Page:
There is significant diversity within this general pattern, which does not exclude examples of anti-capitalist transformative projects. The agenda of Bolivia, Ecuador, and Venezuela, which adopted certain radical strategies including social control of production in some spheres, radical democracy, and a role for communitarian indigenous practices, contrasts with the neo-developmentalist agenda adopted by Argentina, Brazil, Chile, and Uruguay, which emphasized social redistribution without significantly breaking from neoliberal policies.
But whatever the successes of their social programs, the greatest danger for all Pink Tide countries is the type of organizational inertia and ideological confusion that tends to flow from social reforms within capitalism. Under ISI, the Argentinian Peronists and the Mexican PRI-ists delivered social gains at the cost of stifling independent organization. They undermined the capacity of their social bases to independently develop forms of popular education, political formation, or the sorts of democratic capacities needed to challenge the system and build a collective form of self-government capable of moving beyond capitalism.
The lack of independent political organization on a mass scale left popular forces unprepared for the exhaustion of ISI. As the crisis unfolded, they did not understand what was happening, and failed to mobilize for anything more than a return to capitalist developmentalism. As Perón and the PRI gravitated towards the center, adopting a form of “tropical Blairism,” their social bases were left paralyzed.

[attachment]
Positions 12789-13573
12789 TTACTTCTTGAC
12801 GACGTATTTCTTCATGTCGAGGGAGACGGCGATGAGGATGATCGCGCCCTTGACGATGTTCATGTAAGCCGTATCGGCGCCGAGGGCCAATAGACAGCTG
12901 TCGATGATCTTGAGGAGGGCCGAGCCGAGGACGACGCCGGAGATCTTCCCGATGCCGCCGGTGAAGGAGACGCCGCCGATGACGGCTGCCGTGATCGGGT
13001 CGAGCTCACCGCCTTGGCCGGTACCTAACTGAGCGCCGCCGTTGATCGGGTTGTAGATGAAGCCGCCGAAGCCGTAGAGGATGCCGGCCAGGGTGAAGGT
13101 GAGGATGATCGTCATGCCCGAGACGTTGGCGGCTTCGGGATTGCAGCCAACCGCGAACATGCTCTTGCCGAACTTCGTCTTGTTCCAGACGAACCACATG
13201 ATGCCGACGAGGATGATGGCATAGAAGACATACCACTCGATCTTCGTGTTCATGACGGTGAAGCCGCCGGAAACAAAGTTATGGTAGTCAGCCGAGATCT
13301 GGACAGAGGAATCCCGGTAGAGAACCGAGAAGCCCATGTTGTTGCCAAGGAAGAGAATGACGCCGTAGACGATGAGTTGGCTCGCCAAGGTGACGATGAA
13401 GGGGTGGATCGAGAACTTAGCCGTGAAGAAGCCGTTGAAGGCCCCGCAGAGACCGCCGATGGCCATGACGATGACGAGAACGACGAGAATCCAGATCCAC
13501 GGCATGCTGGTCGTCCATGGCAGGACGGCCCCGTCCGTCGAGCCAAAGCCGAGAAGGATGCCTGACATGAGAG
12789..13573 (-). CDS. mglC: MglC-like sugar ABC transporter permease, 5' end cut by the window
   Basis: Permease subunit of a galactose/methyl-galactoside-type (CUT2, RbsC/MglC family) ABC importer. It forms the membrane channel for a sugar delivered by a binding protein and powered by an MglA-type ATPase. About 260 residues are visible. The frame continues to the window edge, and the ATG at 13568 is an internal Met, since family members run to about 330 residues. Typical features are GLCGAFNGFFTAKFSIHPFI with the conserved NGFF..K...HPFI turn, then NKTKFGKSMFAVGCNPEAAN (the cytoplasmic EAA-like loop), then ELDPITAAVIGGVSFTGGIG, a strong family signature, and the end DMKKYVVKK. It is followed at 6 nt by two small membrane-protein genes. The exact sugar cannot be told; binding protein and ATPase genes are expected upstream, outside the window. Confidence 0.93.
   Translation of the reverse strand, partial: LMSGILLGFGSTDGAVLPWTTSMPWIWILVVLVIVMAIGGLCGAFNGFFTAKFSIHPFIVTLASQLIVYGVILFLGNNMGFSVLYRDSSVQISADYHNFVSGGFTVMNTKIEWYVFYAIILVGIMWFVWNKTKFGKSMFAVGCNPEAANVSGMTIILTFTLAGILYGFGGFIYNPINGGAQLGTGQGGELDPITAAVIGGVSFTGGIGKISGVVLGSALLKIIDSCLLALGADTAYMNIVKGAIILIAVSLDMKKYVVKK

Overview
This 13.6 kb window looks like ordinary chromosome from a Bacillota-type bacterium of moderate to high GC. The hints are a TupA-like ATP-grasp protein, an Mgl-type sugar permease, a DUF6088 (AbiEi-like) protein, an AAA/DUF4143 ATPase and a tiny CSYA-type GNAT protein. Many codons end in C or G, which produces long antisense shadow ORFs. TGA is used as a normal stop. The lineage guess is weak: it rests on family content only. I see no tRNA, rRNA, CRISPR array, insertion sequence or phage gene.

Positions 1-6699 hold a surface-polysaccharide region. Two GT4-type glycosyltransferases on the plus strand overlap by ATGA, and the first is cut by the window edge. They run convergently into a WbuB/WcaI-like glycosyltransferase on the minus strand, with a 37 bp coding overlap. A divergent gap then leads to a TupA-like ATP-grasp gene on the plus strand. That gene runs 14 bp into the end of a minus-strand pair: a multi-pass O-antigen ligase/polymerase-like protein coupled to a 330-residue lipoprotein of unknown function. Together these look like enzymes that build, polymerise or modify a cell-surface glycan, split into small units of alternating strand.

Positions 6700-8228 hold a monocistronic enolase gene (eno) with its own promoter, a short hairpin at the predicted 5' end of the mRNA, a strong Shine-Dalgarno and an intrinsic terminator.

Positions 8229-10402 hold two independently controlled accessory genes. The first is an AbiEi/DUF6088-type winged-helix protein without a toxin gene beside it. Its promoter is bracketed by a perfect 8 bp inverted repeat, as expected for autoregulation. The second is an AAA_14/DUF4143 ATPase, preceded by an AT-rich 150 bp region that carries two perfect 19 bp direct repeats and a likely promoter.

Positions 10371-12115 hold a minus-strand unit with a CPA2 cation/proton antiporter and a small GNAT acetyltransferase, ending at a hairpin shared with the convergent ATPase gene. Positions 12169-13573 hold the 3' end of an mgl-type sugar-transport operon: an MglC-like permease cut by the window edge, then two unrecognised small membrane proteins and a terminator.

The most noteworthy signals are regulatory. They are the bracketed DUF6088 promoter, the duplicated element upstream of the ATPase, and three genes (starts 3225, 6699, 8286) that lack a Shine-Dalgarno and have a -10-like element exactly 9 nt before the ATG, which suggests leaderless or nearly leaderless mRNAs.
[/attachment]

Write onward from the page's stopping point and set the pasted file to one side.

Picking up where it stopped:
The task of radical mobilization was instead assumed by guerrilla insurgents, who lacked the patience for long-term organizational maneuvering.
Adopting principles comparable to ISI, the Pink Tide attempted to mitigate the worst impacts of neoliberalism and re-humanize capitalism. But the recent slump in commodity prices has exposed the tensions in the model. Starved of primary commodity rents, growth with redistribution is no longer an option, and governments have been unable to fulfill their dual role as both facilitators of higher profits for capital and benefactors for the poor.
The risk is that, in the absence of a more radical vision for rupturing with capitalism, governments will resolve the downturn by retreating to the right. This was the case for the Workers’ Party in Brazil, which responded to economic stagnation by implementing pro-market reforms and making alliances with sectors of the international and banking elite. Together with massive corruption scandals, this caused confusion and disorientation among the party’s base.
A similar process of weakening and undermining the Left’s organizational capacity took place in Argentina under the Kirchners. In both Argentina and Brazil, deactivated and disoriented social forces were unable to halt the right-wing offensive.
The risk facing all Pink Tide countries today is that, in the face of economic crisis, popular forces may lack the capacity to interpret what is happening and organize for an alternative. Movements must not only mobilize to defend the gains made under these governments against attacks from the Right, but also build popular political capacity through education, organization, and unification to pave the way for deeper transformative change.